Shoplifting Lawyers

According to Shoplifting Lawyers,  this theft commonly refers to a theft of goods from a retail store or a place for trade and commerce. Shoplifting is a form of larceny that basically involves taking possession of someone else’s property without their permission, and with an intention to deprive the original owner of the property permanently

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William Moore is a veteran Criminal Defense Lawyer with over 150 criminal jury trials under his belt. Remember, if you are looking for competent representation, always consider an attorney’s past history and experience before deciding. Theft crime convictions can be devastating on the accused and his or her family. Petty Theft Attorney Moore is an aggressive and experienced litigator with a strong local reputation. If you are searching for a criminal lawyer in the Broward area, chances are that you have already been told about the theft attorneys at William Moore Criminal Defense.

William Moore Criminal Defense represents clients charged with Petit Theft in Broward County and Broward County.

Broward County Theft Crimes Attorney

Elements of Shoplifting Charge

Laws relating to shoplifting vary from one state to another, but essentially the offense must include two key elements. These include willful concealment or possession of goods on sale, and the intention to deprive the owner of the goods of their possession, without paying for the goods. This effectively implies that under most state laws a simple concealment of the store’s merchandise outside or inside the store premises may constitute a shoplifting offense. It is not necessary to actually attempt to leave the store with stolen merchandise. The concealment of goods may be considered as the proof of intent to deprive the owner of the goods according to Jim Weick, Criminal Attorney Broward County.

William Moore is a Leading Shoplifting Attorney in Broward

Shoplifting laws not only make it illegal to hide the merchandise with an aim to avoid paying for it, but also make it illegal to take any action that attempts to avoid making a full payment for store merchandise. Therefore, actions such as switching of price tags with an aim to pay lesser than the actual purchase price, manipulating the goods or their packaging, or placing the goods in a way that is meant to avoid making full payment for all the goods may also constitute a shoplifting offense.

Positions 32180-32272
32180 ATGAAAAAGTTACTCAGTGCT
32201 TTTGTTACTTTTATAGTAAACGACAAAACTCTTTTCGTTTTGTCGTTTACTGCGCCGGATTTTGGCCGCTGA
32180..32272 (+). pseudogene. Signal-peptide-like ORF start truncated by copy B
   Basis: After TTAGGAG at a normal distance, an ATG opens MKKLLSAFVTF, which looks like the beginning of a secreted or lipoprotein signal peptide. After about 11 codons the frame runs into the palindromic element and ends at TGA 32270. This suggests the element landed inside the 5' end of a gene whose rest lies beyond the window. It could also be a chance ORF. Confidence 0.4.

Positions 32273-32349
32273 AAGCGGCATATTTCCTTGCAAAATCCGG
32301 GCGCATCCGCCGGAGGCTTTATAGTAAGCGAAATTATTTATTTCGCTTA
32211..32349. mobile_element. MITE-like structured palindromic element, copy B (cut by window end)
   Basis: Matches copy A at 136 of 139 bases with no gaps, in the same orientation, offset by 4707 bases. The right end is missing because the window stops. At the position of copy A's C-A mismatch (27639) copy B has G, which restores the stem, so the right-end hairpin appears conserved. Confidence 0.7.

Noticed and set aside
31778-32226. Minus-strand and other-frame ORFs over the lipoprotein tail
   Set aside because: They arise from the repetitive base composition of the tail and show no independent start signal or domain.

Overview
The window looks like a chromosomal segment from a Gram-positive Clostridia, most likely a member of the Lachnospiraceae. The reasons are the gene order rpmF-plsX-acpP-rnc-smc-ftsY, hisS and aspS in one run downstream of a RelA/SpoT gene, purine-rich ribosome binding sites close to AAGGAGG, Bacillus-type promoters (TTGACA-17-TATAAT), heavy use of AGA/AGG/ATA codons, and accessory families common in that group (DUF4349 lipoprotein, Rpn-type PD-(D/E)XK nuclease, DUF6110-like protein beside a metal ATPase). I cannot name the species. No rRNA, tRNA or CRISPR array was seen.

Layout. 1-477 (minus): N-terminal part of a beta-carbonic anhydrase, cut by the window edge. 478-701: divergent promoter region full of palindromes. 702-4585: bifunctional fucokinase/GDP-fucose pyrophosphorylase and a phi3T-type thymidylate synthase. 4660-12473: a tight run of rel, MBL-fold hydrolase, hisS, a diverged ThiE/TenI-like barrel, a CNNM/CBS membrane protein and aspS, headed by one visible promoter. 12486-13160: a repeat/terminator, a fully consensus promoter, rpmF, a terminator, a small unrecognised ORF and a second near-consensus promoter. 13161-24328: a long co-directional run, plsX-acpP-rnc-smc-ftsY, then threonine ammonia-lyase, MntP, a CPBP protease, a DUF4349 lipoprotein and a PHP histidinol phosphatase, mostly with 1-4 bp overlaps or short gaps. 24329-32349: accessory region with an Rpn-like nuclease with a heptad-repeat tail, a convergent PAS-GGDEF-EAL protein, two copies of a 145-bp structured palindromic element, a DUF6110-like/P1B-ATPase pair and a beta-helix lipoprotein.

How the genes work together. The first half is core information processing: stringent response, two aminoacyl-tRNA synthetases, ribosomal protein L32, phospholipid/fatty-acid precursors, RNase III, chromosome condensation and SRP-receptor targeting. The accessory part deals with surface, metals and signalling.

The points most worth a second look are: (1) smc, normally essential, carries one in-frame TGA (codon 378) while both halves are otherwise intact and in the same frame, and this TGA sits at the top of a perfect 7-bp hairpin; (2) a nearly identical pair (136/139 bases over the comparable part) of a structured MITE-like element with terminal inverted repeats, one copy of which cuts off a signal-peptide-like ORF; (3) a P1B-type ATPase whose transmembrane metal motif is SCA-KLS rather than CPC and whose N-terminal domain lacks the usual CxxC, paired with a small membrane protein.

According to prosecutors shoplifting is a theft crime in Florida resulting in staggering financial loss to business owners. According to National Retail Security Survey, shoplifting costs the U.S. retail industry nearly $35 billion annually. According to prosecutors it is an act, which involves deliberately and wrongfully acquiring the goods or merchandise belonging to others without being granted their permission. In most of the cases, the merchandise is taken from the retail store without paying for it or without an intention to pay for it. Under Florida criminal statutes, the crime of shoplifting comes under the category of theft. The charges of shoplifting can depend on the kinds of goods in question, according to the Broward shoplifting lawyers at William Moore Criminal Defense. In many cases, persons are accused by overzealous owners who have suffered a decline of financial gain in an otherwise declining economy.

Can You Avoid Shoplifting Penalties?

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The penalties for the crime of shoplifting depend on the value of merchandise stolen from a retail store or a building where the business is being operated. When the value of the goods taken is less than $100 then the theft comes under “petit theft” and is considered a second-degree misdemeanor. This kind of crime can lead up to $500 and/or a jail term. The charges of first-degree misdemeanor apply when the person has stolen items worth $100 or more but less than $300. Shoplifting is considered a petit theft and carries with it up to 1 year in jail and fines reaching $1,000.

A suspect can be charged with “grand theft” if the person has been accused of stealing goods worth more than a value of $300. For merchandise ranging from $300 to $20,000, the person may be charged with a third- degree felony. This is punishable by maximum 5 year detention period according to shop lifting lawyers in Fort Lauderdale. There are other grand thefts at major level, which can lead up to 30 year prison time but such thefts are rare and for obvious reasons not necessarily applicable to shoplifting.

As with most other types of larceny and theft, the severity of charges for a shoplifting offense is directly related to the value of the merchandise involved. If the act involves shoplifting of dangerous products such as explosive devices or firearms, more severe charges may be made in most states. A wide range of charges is allowed in most states, and the prosecution may decide which charges to make in a particular case. Charges may range from misdemeanor to felony in varying degrees according to the Broward Shoplifting Lawyers of William Moore Criminal Defense.

The prosecution may decide which charges to pursue on the basis of various factors such as the previous criminal history of the accused, and theft convictions in particular. Under some state laws, previous convictions for theft may automatically lead to more severe charges. Infractions may typically attract only a fine, while a misdemeanor charge could result in prison time below one year, or probation and a fine. A felony charge may result in a longer prison term, probation, and a substantial fine.

For more information, contact the Broward Criminal Defense Attorney of William Moore Criminal Defense.

 

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